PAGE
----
So now, after writing this, I think I'm going to go fool around with a database and see if I can make something that will handle all our needs better....
pjkenned - Friday, December 17, 2010 - link$700 for a dual core Atom netbook versus $1,000 for a Macbook Air 11.6" (base). It would be cool to see a comparison because the larger 13" Apple designs are targeting full-feature notebooks instead of ultraportable/ netbooks.
vol7ron - Friday, December 17, 2010 - linkI think this netbook has the right idea w/ features. I also think it's $200 more than what it's base and configured prices should be. I wonder if there would still be a profit if they knocked $200 off the price.
"just in case you want to watch a 1080p H.264 movie on your 10.1” LCD"
The article makes it seem like no one would want this. I had a portable DVD player that was smaller than this. I would like this feature. It's especially nice for on-the-go, or people who work at places that have a lot of downtime.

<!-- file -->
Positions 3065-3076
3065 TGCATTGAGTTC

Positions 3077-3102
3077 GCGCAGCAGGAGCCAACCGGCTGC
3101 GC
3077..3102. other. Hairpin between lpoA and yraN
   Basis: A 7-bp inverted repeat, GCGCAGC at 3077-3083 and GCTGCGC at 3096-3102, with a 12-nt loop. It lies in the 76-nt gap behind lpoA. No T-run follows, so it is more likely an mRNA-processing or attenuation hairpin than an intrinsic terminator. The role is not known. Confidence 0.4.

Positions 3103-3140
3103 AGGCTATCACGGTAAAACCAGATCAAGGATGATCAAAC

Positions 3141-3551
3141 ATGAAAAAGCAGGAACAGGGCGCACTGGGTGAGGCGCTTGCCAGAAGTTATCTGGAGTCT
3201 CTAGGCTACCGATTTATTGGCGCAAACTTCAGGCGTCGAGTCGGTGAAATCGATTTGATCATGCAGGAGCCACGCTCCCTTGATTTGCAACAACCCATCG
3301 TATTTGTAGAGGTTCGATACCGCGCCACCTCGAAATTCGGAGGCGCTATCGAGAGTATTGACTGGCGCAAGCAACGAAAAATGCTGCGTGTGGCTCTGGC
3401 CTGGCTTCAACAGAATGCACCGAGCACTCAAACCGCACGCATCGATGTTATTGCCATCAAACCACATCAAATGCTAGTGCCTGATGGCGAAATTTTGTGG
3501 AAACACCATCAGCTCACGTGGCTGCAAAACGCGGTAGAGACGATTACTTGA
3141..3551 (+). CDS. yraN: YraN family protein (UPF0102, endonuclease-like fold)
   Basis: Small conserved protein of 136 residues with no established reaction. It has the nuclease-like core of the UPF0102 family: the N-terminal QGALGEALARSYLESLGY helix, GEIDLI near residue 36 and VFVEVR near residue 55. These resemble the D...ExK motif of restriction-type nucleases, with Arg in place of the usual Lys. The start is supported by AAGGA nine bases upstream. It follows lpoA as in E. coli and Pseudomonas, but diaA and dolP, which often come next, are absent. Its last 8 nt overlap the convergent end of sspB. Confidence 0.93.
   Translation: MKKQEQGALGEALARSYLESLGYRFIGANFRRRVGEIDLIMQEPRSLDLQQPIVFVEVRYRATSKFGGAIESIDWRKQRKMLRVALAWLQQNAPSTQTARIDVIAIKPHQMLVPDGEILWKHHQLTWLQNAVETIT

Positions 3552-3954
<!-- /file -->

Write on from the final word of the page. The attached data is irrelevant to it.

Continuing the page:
JarredWalton - Friday, December 17, 2010 - linkYou can do 720p fine without the CrystalHD was sort of my point. Anyway, I'm not saying the ability is bad, but I'm saying the cost for that feature is too much. $100 to do a configurable model, and then $45 more for CrystalHD. I'd rather just get an NG-ION chip in there, or a CULV laptop instead.
vol7ron - Monday, December 20, 2010 - linkI agree with this statement. While I don't have a problem with 1080p, I'm not sure why it's being pushed so hard. 720p is still acceptable, especially given the price differential as you mentioned.